Effects of debt relief under the enhanced HIPC Initiative and the MDRI on developing countries using a time-shifted difference-in differences strategy.
Access changed 1/12/23.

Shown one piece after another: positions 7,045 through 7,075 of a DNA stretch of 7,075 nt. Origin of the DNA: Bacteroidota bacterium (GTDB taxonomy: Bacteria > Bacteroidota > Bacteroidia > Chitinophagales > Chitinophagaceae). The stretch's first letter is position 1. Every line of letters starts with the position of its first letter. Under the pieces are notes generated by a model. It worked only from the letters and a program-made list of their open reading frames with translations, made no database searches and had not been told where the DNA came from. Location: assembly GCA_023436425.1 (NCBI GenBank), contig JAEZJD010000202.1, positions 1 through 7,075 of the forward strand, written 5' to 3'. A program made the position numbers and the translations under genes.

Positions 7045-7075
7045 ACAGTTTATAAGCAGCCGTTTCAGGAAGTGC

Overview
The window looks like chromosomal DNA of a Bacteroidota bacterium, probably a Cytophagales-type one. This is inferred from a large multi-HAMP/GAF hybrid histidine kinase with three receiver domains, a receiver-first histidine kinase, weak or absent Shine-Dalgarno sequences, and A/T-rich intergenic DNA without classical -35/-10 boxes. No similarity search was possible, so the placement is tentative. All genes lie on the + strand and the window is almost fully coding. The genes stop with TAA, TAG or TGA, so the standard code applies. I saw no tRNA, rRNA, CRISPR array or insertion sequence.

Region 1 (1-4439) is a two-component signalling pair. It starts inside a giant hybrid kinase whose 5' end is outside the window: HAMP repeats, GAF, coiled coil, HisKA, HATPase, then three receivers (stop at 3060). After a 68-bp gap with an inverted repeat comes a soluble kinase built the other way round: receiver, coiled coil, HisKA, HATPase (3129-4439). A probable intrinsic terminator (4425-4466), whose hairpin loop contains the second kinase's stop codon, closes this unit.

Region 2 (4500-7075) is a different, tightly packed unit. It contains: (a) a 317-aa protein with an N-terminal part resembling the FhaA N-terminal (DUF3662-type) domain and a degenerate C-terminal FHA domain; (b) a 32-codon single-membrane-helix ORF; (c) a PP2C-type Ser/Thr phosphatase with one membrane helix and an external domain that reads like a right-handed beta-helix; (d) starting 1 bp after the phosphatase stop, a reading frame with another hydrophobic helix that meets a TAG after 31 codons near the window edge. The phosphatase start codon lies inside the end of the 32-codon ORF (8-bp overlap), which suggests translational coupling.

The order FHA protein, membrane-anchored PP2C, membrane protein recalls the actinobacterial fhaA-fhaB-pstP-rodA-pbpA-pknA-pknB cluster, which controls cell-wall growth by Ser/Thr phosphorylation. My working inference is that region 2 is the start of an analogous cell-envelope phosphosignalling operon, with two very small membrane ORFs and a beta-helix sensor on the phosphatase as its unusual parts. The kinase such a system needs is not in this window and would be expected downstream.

The IMF and World Bank launched the Heavily Indebted Poor Countries (HIPC) Initiative in 1996 to alleviate the debt overhang problem in developing countries. They amended the program to the Enhanced HIPC Initiative in 1999 and added an extension, the Multilateral Debt Relief Initiative (MDRI), in 2005. The initiatives included a decision point, in which countries began receiving debt relief conditional on reform, and a completion point, in which countries received debt relief in full. Each HIPC reached the decision point and completion point at different times. I exploited this variation in treatment dates by applying a time-shifted difference-in-differences strategy to determine the effect of the Enhanced HIPC Initiative and the MDRI. I found that debt relief under these initiatives increased capital investment, enrollment rates, male employment rates, and GDP per capita. Household consumption increased, but mainly in the short run. Foreign direct investment and female employment rates were unaffected.